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Greece Food Expert Urges Collective Action for Promotion of Country’s Gastronomy

Food expert George Pittas (second right) during the presentation on Monday of his book titled ‘Gastronomic Communities – Gastronomic Destinations: A Call to Action’.

If there ever was a go-to source on everything and anything involving Greek food and cuisine, then that definitely is George Pittas. With two decades of researching, tasting, writing and promoting behind him, Pittas is back with a new book, his seventh to be precise, titled Gastronomic Communities – Gastronomic Destinations: A Call to Action (currently only in Greek) presented this week at the Yoleni’s multi-space dedicated to – what else – Greek food.

“This is not like my previous books,” Pittas is quick to note. “In all these years of researching, recording and presenting, I discovered that it’s just not enough. And so I started three years ago looking at the issue of Greek food and its connection with culture and tourism from a holistic point of view.”

The idea behind the book, Pittas says, is to bring together all stakeholders to the table, initiate dialogue and move ahead with actions towards the creation of what he dubs “gastronomic communities” which will be able united to tap into the vast wealth of Greece’s gastronomic tradition and products, and take it a step further, developing it into a driver of the economy.

Gastronomic communities, Pittas says, are all about getting everyone on board, from the producer and restauranteur to the hotelier and the tour operator and through collective actions establish “gastronomic destinations” across Greece.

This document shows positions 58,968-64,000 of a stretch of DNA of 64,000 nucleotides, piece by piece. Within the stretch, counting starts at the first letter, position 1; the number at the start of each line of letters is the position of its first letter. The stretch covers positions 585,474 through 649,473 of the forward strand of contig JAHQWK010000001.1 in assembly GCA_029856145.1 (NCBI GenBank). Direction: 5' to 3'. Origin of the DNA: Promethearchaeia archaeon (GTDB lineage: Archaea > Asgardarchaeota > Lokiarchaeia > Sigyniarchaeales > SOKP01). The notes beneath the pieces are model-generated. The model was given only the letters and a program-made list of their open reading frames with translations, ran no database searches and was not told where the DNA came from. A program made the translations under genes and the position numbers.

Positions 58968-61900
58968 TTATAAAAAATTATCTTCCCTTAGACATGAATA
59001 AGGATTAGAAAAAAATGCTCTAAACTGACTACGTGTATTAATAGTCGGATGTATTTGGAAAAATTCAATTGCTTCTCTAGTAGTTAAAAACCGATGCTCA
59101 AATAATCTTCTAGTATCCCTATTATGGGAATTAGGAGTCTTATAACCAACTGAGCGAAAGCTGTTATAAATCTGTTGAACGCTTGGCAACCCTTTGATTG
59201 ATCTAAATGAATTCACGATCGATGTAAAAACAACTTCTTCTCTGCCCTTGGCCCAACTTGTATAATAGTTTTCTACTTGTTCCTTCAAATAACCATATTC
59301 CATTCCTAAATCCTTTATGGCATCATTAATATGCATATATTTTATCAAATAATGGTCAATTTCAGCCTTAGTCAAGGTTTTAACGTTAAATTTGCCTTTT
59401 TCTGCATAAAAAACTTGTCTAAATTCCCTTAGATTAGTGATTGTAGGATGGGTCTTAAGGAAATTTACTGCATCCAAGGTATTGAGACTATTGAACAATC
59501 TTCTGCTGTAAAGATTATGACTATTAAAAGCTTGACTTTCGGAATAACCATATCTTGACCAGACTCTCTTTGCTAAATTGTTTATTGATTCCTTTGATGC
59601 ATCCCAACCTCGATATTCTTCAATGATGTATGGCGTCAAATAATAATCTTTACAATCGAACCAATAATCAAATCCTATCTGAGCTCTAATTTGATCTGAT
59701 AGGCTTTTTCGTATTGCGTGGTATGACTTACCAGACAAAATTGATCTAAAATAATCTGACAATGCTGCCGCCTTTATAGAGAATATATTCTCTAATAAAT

A foodie’s dream come true: Yoleni’s – in the heart of Athens. Photo: Maria Paravantes

Greek Gastronomy – A Holistic Approach

Among Pittas’ previous projects for the promotion of Greek cuisine and products is the highly successful Greek Breakfast initiative which spurred hotels across the country to serve Greek products for breakfast as well as the online Greek Gastronomy Guide offering insight into Greek products, their variety as well as where to find them and which producers are the best.

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As always, the Yoleni’s conference center was packed with Pittas’ friends and followers. The only way to tap into this vast wealth of products and Greek culinary traditions is by working together, as one, seeking through dialogue at the start to develop the structures that will support the products across the spectrum.

“Getting the product out there, ready to sell means connecting it with the travel experience. The visitor first tastes something here on his trip, likes it and then seeks to find it in his country,” Pittas said.

All speakers attending the event underlined the importance of synergies and public-private partnerships as well as the need to change the ages-old mentality that Greek products are of lesser importance.

Pittas referred to the example of Italy’s parmesan cheese. “In Greece, instead of promoting our own wonderful cheeses, we considered it a sign of progress to eat parmesan, but the Italians believed in their product and today it is protected not only by the producers and traders but also by the state itself,” he said.